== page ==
La Maison Melnikov is more of a cultural anomaly rather than an architectural marvel. Konstantin Melnikov, the main dreamer of the Soviet avant-garde, managed to build an experimental three-storey apartment building for his family in the era of the 'housing question'. This project to introduce new architectural forms was to become the prototype of the Soviet commune houses.
The building consists of two vertical cylinders cut into each other. Numerous hexagonal windows that ornament the façade, a light, cathedral-like studio on the third floor. Above the entrance, there is a proudly carved relief reading "Konstantin Melnikov Architect".
Despite a 15-year loan from Mossovet, Melnikov was severely strapped for cash. The house was built in austerity from the cheapest traditional materials: wood and brick. There are no load-bearing structures inside and almost no isolated rooms.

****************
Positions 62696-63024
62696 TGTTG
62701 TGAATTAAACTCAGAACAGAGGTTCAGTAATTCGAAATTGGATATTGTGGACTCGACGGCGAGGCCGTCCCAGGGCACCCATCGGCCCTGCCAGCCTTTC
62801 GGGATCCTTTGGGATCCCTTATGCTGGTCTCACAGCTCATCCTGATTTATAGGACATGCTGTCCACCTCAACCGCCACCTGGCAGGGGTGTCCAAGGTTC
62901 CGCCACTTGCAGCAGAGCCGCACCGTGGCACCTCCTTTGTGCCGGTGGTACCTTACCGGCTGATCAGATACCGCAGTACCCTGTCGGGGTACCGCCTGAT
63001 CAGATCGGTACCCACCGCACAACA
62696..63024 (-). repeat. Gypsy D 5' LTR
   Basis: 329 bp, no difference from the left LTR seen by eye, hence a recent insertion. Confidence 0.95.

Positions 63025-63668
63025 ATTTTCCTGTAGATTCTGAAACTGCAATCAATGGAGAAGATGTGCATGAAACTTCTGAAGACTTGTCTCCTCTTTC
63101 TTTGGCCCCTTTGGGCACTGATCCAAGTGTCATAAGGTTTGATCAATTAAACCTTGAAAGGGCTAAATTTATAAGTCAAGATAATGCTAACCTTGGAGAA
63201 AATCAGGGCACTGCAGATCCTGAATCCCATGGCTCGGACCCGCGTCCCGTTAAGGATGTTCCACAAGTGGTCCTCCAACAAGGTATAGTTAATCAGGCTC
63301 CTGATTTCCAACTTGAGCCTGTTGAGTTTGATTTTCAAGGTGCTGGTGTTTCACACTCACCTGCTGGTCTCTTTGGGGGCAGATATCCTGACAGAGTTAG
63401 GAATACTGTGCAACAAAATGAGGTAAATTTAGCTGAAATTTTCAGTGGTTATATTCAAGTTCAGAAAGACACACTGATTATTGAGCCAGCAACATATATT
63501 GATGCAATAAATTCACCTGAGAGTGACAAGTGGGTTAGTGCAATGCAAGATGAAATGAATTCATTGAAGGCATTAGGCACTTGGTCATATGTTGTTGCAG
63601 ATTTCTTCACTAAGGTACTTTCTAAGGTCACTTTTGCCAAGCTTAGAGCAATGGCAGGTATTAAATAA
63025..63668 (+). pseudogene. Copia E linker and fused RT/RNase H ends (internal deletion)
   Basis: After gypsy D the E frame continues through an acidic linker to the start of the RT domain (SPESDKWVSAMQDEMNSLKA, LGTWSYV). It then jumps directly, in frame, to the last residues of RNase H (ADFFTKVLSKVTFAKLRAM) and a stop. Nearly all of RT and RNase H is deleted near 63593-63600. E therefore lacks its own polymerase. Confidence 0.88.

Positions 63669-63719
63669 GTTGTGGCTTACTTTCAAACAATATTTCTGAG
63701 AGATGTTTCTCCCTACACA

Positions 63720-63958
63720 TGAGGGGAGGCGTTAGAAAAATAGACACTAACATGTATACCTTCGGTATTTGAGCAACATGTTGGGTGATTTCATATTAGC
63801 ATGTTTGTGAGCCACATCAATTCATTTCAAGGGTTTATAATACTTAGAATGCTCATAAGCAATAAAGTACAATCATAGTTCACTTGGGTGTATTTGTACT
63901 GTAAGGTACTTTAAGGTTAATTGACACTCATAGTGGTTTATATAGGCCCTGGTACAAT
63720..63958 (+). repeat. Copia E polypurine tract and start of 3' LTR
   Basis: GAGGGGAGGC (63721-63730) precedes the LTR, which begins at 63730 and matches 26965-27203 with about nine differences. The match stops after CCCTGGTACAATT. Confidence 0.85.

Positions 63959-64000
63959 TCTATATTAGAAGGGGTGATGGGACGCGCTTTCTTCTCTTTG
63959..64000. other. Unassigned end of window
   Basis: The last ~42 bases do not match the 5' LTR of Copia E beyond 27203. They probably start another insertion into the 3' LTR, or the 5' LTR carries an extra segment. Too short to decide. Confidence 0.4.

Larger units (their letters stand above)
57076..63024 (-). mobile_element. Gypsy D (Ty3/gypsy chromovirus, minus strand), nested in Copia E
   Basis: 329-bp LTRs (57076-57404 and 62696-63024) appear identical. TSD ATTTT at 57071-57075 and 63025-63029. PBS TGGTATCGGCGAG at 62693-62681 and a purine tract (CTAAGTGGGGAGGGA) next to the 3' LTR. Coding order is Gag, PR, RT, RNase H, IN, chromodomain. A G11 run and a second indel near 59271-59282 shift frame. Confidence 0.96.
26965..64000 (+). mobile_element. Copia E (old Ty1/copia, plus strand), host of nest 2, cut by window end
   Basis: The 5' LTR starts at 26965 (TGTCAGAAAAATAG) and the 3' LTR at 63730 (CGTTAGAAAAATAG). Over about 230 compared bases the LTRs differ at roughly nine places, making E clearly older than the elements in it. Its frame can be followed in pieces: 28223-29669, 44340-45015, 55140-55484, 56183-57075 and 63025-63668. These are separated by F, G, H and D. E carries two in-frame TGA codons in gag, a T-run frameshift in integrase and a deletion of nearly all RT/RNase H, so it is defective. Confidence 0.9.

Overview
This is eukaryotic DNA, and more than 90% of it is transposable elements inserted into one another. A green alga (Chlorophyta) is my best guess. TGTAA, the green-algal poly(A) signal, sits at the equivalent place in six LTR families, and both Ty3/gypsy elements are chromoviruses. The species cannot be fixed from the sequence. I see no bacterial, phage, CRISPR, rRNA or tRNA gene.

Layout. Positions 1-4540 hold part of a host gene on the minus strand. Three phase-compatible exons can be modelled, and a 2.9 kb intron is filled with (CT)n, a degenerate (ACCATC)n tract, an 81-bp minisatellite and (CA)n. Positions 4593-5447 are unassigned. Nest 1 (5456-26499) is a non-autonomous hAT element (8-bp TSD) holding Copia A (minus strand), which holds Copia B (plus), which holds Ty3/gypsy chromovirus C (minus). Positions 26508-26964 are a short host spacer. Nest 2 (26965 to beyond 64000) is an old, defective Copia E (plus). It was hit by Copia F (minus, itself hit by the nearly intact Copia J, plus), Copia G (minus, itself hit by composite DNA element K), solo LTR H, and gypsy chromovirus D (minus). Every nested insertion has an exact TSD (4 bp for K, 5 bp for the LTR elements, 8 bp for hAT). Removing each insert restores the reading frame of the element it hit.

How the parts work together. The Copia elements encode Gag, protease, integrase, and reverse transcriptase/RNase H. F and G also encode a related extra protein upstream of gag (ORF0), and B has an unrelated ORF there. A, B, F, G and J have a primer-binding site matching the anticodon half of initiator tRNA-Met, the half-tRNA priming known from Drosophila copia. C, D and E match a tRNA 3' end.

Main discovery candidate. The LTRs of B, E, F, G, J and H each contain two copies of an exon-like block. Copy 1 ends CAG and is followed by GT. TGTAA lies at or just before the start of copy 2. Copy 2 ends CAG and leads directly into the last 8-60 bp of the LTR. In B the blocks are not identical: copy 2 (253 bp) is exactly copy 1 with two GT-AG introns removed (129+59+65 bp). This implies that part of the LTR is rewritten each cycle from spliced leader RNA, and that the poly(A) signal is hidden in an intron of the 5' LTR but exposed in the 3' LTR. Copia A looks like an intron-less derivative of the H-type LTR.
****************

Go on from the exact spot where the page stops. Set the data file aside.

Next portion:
From the low ground floor to the high bright studio and roof terrace, the space of the house seems to expand. The artist's colour palette enhances the effect: honey-yellow bedrooms, a purple spacious living room, white architect's studio.
The studio house is the pinnacle of Melnikov's work and is distinguished by its innovative design features, original artistic image, volumetric-spatial composition, and well-thought-out functional layout. The single-family residential mansion in the centre of Moscow is a unique example of this type of construction in Soviet times.